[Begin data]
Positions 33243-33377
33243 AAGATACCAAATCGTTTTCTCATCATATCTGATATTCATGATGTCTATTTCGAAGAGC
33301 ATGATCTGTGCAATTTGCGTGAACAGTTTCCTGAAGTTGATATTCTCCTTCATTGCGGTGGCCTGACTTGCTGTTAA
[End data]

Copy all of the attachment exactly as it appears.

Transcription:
Positions 33243-33377
33243 AAGATACCAAATCGTTTTCTCATCATATCTGATATTCATGATGTCTATTTCGAAGAGC
33301 ATGATCTGTGCAATTTGCGTGAACAGTTTCCTGAAGTTGATATTCTCCTTCATTGCGGTGGCCTGACTTGCTGTTAA